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Vlatko Stefanovski and the Macedonian Philharmonic Orchestra at the Macedonian Philharmonic Hall

Vlatko Stefanovski and the Macedonian Philharmonic Orchestra at the Macedonian Philharmonic Hall

Courtesy Stefan Rajhl


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Vlatko Stefanovski & Macedonian Philharmonic Orchestra
Macedonian Philharmonic Hall
Skopje, Macedonia
September 6, 2021

At first glance, rock and classical music seem like polar opposites; one favors guitars, excess, and outrageousness, while the other side is all about poise, refinements, and good taste. Rock musicians, at least the more adventurous ones, have always fallen for the cinematic quality, the sweep, and the drama that a philharmonic orchestra can bring to their music. The results of the meeting between these two different institutions have always been mixed. Some have teamed up with great orchestras, conductors, and arrangers and the results have been, at times, ridiculous. But in certain cases, this meeting has elevated the music to another plateau which has borne strangely delicious fruits. Vlatko Stefanovski's performance with the Macedonian Philharmonic Orchestra, as part of Macedonia's 30th-anniversary celebrations, was one of those warm and uplifting performances that marked this second year of the pandemic.

Stefanovski, who is one of Europe's premier guitarists, has been enjoying an enviable live reputation with plenty of memorable concerts under his belt and a plethora of studio recordings and diverse projects. Even during the corona pandemic, when live performances have been limited and scarce, he had many invitations to perform throughout the Balkan region as soon as the health protocols allowed. Performing with a philharmonic orchestra is not something new for him; in 2012/3 he and guitarist Miroslav Tadić and Teodosii Spasov toured throughout Europe as soloists with conductor Kristijan Jarvi and various European philharmonic orchestras, the highlight being the performance with the London Philharmonic Orchestra at the Barbican. The material for those concerts was based mostly on Macedonian folk songs and other folk traditions from the Balkan region (thus it was named Balkan Fever). This concert was a different kind of affair.

Arranged and conducted by composer and wizard Dzijan Emin, the concert represented a walk through Stefanovski's greatest hits. Stefanovski's oeuvre is well-known, so Emin had no problem finding the right arrangement and feel for the songs. Emin is someone who seems to enjoy blurring the lines between rock and jazz and classical and has been composing, arranging, and conducting successful and intriguing crossovers between classical music and other genres. In this case, he crafted cinematic layers to Stefanovski's songs that augmented and enhanced the templates and sentiments already present in the original songs rather than overloading the songs with grandioso arrangements. The concert kicked off with "Utrinska Pesna" from Leb i Sol's first album and was a prime example of Emin's layered, cinematic approach. The bulk of the repertoire actually featured songs from the Leb i Sol period of Stefanovski's career: ballads such as "Ja Nisam Tvoj," "Talasna Dužina," "Čuvam noć od Budnih," instrumentals such as "Kumova Slama," and pop songs like "Kalabalak," "Istok-Zapad (Telepatski) "Kao Kakao." The set culminated with a spirited rendition of "Jovano Jovanke," a folk song that became a staple and Stefanovski's repertoire and a playground for his improvisations. It was there that both Stefanovski, his backing trio, and the orchestra shone the brightest.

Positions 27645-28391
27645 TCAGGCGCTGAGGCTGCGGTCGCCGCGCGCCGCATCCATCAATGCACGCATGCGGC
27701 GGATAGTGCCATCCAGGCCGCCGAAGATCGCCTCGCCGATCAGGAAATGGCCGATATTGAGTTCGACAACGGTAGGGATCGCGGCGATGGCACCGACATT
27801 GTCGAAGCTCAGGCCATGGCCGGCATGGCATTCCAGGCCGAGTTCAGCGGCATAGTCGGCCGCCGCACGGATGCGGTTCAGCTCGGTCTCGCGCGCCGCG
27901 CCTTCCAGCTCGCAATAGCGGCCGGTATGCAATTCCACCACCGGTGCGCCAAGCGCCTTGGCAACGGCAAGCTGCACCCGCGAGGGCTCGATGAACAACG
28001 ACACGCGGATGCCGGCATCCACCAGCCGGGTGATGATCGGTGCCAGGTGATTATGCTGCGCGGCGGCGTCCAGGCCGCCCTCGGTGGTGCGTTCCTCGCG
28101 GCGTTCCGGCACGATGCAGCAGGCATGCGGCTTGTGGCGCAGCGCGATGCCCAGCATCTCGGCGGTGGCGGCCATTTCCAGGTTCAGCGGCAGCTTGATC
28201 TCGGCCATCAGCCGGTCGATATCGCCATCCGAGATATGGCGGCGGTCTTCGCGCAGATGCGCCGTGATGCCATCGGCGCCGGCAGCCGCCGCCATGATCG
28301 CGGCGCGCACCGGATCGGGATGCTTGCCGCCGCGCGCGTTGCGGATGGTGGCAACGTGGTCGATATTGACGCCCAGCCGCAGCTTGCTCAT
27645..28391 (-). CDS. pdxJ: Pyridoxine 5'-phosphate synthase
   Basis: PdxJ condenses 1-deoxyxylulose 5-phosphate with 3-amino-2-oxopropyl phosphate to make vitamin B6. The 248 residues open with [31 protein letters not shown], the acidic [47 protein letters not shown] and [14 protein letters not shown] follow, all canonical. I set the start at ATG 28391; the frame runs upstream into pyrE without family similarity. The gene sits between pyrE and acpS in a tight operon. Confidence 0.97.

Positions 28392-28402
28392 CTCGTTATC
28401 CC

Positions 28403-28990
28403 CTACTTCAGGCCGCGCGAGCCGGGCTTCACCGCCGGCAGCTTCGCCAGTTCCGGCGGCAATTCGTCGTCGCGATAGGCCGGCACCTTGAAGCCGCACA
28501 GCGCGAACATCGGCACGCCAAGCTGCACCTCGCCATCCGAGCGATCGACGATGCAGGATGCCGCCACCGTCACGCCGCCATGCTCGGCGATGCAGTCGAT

There is always something exciting about Stefanovski's live playing—even though he is nearing the 50th anniversary of his career as a professional musician, he still plays with the excitement of a kid who has just learned to play the guitar and wants to show everyone. His guitar playing is a marvel to behold—fast and fluid, seemingly effortless, even at its most intricate. On this occasion, he soloed sparingly and economically, yet his playing was inventive. After a tight, impeccably performed 70 minutes, Stefanovski returned to the stage for an encore of "Gypsy Magic" which was a cheerful ending. This endeavor brought together many participants, however Stefanovski and Emin had an undeniably good feel for what they are creating, and they managed to transfix the audience right from the beginning to the very end of this concert.

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